Up until the middle point of the album, the record is really strong.  It has its ups and downs, but it also adds enough diversity for you to be invested wholly into the album.  However, towards the end, there are a bit too many songs with vocals.  This isn’t a disaster by any means, as the songs are actually really good, “Almost There” in particular, but it does break up the flow of the album.  Still, A Chorus of Storytellers provides many listenable moments that prove Jimmy and The Album Leaf still can concoct magic out of their post-rcok potions.


Download: The Album Leaf – Falling From The Sun [MP3]

12/11 – Ola Podrida @ The Mohawk

olapdrida08It’s always an anxious evening when you are preparing to see one of your favorite bands for the first time.  Will they play your favorite song?  Will the show resemble the album precisely as you want it to sound?  Will you walk away with the same respect as the moment you entered?  Such were my thoughts as I spent Friday night preparing to see Ola Podrida at the Mohawk.  The bill included Martin from Brazos and local favorites Balmorhea.  Follow the jump for review and show pictures.

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Balmorhea @ Mohawk (12/11)


Date 12/11/09
Location mohawk
Doors 900pm
Tickets $8 from Frontgate

Mohawk is the place to be on Friday night if you’re a fan of some of the bands on our very own local label Western Vinyl.  Headliners Balmorhea will be sharing the stage with our new favorite band Ola Podrida.  Fellow Martin Crane of Brazos will be playing solo and opening things up.


Download: Balmorhea – Harm & Boon [MP3]

Top 10 Austin Albums Of 2009

1204top5coverWe thought about this long and hard, thinking over our favorite releases from bands located in Austin over the last year.  Blood was spilled, jabs were thrown, but overall, we feel like we got our hands around the best releases that we feel epitomized the Austin scene in 2009.  Don’t forget, we’re particular to our tastes, so while you may disagree, we reserve the right to stand by these ten acts and their albums from 09′.  Follow the jump for full list.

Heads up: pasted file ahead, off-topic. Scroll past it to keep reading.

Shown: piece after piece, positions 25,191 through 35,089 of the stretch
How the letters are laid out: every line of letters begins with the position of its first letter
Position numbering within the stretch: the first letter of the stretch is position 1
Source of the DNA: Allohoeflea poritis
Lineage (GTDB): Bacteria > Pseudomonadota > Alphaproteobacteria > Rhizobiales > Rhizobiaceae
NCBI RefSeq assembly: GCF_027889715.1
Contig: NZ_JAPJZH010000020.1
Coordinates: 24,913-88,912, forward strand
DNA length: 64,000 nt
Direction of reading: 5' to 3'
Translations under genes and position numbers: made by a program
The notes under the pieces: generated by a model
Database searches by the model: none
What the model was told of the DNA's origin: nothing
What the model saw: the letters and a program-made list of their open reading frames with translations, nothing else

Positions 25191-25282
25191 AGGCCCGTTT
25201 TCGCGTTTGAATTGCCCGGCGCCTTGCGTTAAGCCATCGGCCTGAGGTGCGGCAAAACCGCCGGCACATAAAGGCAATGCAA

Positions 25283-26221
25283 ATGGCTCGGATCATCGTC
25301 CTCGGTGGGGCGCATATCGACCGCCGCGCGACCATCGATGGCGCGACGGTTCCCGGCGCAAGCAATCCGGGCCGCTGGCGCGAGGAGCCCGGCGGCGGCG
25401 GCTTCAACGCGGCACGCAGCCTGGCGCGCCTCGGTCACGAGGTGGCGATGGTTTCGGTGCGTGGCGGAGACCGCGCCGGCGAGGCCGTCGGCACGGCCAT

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Black Moth Super Rainbow @ Mohawk – 6/2

sevenbellsIt’s the beginning of a killer week of live music here in Austin, and the town is going to start it off with a great set from various noise-makers.  Black Moth Super Rainbow headline this show at Mohawk, closing with their electronic noise fusion. Local greats Balmorhea open this show, and they’re sure to be the quieter set of the evening. Don’t forget the middle band, School of Seven Bells, will bring their precious space-pop amidst the two acts, rounding out an evening of solid tunes.


Download: Black Moth Super Rainbow – Rollerdisco [MP3]

Balmorhea @ Stubbs (5/22)

balmorhea13One of our newest and favorite local discoveries of the last year, Balmorhea, are playing another sure to be great show at Stubbs on Friday night.  Pompeii and Alex Dupree and The Trapdoor band will take the stage as well to open things up.  Tickets for this show are $10  from Front Gate and doors open at 9:30.  Friday night is jammed packed full of goodness, so you’ve got some big decisions to make.


Download: Balmorhea – Harm & Boon [MP3]